HUMAN RIGHTS groups have called upon Thai authorities to reopen an investigation and ensure legal due process for an attack on human rights defenders by a mob of masked, armed men in Loei Province in 2014.
Fortify Rights, Khon Rak Ban Kerd Group (KRBKG), and the Community Resource Centre Foundation (CRC) said Monday that to date, Thai police had only identified and convicted two of the 150 people responsible for the assault on activists protesting a controversial gold mine Na Nong Bong village, Loei Province.
“Three years later and justice is still unfulfilled for those attacked in Loei Province,” said Amy Smith, Executive Director of Fortify Rights.
“Thai authorities have a responsibility to hold all perpetrators to account and ensure remedies for those harmed during the attack.”
— Fortify Rights (@FortifyRights) May 15, 2017
In May 2014, an unknown militia armed with guns, knives and sticks allegedly detained and assaulted a group of villagers for several hours.
Many of the victims were members of the KRBKG, which has opposed the mine over claims it will have health and environmental consequences for their community by contaminating local groundwater, streams and soil. Trucks were seen leaving the mine site during the attacks.
In May last year two men – Army Lieutenant Colonel Poramin Pomnak and retired Army Lieutenant General Porames Pomnak – were sentenced to three years’ imprisonment for their role in the attack and forced to pay compensation to nine villagers ranging from 2,600 to 25,000 Thai Baht (US$72 to US$700).
At that time, Smith said: “Heavy costs comes with exercising your rights in Thailand. The courageous human rights defenders working to protect their land and their futures know these costs well.”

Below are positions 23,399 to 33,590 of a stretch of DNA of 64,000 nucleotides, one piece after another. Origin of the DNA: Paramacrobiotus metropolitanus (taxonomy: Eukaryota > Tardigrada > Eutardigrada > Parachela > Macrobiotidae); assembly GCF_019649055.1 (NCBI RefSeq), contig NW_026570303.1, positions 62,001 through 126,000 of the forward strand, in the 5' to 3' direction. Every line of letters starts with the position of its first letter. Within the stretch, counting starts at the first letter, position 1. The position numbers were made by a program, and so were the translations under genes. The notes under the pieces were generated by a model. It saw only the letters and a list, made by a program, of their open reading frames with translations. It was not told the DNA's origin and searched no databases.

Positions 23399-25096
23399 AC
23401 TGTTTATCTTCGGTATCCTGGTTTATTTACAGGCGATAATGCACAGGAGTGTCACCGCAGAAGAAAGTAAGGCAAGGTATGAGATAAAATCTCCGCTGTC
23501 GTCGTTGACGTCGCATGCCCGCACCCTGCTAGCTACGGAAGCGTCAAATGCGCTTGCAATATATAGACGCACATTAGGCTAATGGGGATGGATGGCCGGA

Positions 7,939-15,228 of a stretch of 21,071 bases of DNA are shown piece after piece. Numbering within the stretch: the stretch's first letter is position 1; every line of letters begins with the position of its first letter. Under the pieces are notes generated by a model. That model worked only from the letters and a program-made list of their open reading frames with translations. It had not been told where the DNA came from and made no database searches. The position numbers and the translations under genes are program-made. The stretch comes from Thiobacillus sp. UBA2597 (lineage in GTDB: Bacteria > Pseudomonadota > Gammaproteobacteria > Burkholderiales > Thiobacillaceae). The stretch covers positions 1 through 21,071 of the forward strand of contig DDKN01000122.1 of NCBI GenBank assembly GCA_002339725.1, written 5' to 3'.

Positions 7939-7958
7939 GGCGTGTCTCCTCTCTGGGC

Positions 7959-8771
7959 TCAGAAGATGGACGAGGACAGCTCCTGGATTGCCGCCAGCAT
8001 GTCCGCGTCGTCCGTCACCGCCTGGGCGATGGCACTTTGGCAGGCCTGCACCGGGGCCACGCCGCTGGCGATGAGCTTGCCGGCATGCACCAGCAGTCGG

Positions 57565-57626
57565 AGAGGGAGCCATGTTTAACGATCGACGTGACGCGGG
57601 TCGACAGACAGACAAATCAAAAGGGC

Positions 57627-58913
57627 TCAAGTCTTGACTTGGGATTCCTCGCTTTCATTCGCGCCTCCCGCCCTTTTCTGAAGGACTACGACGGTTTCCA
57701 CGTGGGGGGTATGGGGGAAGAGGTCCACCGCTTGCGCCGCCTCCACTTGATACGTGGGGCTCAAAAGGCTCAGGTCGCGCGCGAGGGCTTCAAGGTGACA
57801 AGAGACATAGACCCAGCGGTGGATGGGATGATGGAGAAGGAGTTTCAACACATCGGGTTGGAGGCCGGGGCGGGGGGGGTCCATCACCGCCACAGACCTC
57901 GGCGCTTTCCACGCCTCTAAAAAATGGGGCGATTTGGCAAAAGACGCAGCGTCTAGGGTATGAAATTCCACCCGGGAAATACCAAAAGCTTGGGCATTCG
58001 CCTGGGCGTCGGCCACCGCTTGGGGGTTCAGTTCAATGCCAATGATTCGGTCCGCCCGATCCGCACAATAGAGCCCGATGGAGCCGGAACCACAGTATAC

Thailand has come under sustained criticism for failing to adequately protect human rights defenders. During its Universal Periodic Review in May last year, many states parties urged the Thai government to impartially investigate all attacks on activists – a recommendation it accepted.
A March 2017 review by the Human Rights Committee raised concerns that a growing number individuals had been arrested and detained at undisclosed places without access to lawyers.
“Our community has not received justice. We were attacked for protecting our community, and only two people were convicted,” said KRBKG leader Viron Rujichaiyavat this week.
“The sentences they received are also not proportionate to the gravity of their actions.”
“Conducting a thorough investigation into the 2014 attack would prove to the international community that the Thai government is serious about human rights and accountability,” said the Coordinator of CRC Sor Rattanamanee Polkla.
“The work of human rights defenders is integral to ensuring the environment is protected in Loei Province and throughout Thailand. This work should be safeguarded.”